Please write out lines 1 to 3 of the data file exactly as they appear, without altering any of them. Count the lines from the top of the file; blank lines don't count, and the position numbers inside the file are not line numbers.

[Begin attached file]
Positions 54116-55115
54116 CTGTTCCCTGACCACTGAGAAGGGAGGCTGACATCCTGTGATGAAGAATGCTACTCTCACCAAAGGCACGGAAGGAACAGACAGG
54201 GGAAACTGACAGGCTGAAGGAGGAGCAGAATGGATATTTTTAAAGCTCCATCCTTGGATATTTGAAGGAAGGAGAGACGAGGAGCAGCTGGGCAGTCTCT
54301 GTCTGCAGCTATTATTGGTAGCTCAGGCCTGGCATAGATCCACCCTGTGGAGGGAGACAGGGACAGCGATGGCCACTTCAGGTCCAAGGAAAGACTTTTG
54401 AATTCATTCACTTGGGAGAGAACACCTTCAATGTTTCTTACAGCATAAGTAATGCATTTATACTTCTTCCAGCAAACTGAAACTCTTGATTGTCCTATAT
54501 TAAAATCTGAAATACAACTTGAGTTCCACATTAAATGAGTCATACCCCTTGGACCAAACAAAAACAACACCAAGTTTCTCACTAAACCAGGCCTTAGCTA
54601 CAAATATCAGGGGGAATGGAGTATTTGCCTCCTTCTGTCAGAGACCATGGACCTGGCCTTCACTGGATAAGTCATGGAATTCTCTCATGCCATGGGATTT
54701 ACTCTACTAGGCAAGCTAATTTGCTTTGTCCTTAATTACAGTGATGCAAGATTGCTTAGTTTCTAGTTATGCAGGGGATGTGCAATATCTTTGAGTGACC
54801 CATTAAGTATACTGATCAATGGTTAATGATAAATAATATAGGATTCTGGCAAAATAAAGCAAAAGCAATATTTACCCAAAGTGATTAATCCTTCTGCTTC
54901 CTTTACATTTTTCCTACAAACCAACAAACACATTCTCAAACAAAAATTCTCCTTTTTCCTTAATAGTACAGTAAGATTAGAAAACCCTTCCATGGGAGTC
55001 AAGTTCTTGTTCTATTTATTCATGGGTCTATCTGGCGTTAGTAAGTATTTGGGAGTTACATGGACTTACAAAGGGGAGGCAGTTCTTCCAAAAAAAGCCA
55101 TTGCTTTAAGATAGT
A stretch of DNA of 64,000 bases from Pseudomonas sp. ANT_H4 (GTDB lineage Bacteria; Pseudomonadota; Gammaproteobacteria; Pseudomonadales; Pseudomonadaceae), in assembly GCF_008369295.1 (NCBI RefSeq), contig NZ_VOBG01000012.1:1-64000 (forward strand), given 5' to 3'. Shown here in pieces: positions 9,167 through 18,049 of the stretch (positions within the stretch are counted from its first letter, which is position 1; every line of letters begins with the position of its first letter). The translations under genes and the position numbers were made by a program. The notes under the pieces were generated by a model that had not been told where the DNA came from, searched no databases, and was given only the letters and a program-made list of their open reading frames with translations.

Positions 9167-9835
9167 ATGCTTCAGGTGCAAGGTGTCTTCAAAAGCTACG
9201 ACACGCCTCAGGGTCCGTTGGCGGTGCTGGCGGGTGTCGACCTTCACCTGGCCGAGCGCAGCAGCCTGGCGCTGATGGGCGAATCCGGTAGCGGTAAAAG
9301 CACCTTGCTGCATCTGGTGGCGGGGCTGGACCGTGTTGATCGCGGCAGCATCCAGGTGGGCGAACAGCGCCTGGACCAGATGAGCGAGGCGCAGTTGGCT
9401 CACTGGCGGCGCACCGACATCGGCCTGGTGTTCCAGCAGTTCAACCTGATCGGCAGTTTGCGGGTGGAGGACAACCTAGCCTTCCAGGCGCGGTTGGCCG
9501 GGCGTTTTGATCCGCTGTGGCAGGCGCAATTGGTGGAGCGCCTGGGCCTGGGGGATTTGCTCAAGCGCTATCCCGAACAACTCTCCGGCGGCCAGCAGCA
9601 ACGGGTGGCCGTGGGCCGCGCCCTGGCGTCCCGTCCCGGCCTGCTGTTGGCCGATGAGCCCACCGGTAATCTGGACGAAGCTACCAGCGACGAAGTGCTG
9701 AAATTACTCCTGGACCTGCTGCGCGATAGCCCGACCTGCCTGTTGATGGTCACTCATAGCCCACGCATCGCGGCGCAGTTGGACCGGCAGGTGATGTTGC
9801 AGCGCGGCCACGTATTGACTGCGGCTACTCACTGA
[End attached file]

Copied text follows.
Positions 54116-55115
54116 CTGTTCCCTGACCACTGAGAAGGGAGGCTGACATCCTGTGATGAAGAATGCTACTCTCACCAAAGGCACGGAAGGAACAGACAGG
54201 GGAAACTGACAGGCTGAAGGAGGAGCAGAATGGATATTTTTAAAGCTCCATCCTTGGATATTTGAAGGAAGGAGAGACGAGGAGCAGCTGGGCAGTCTCT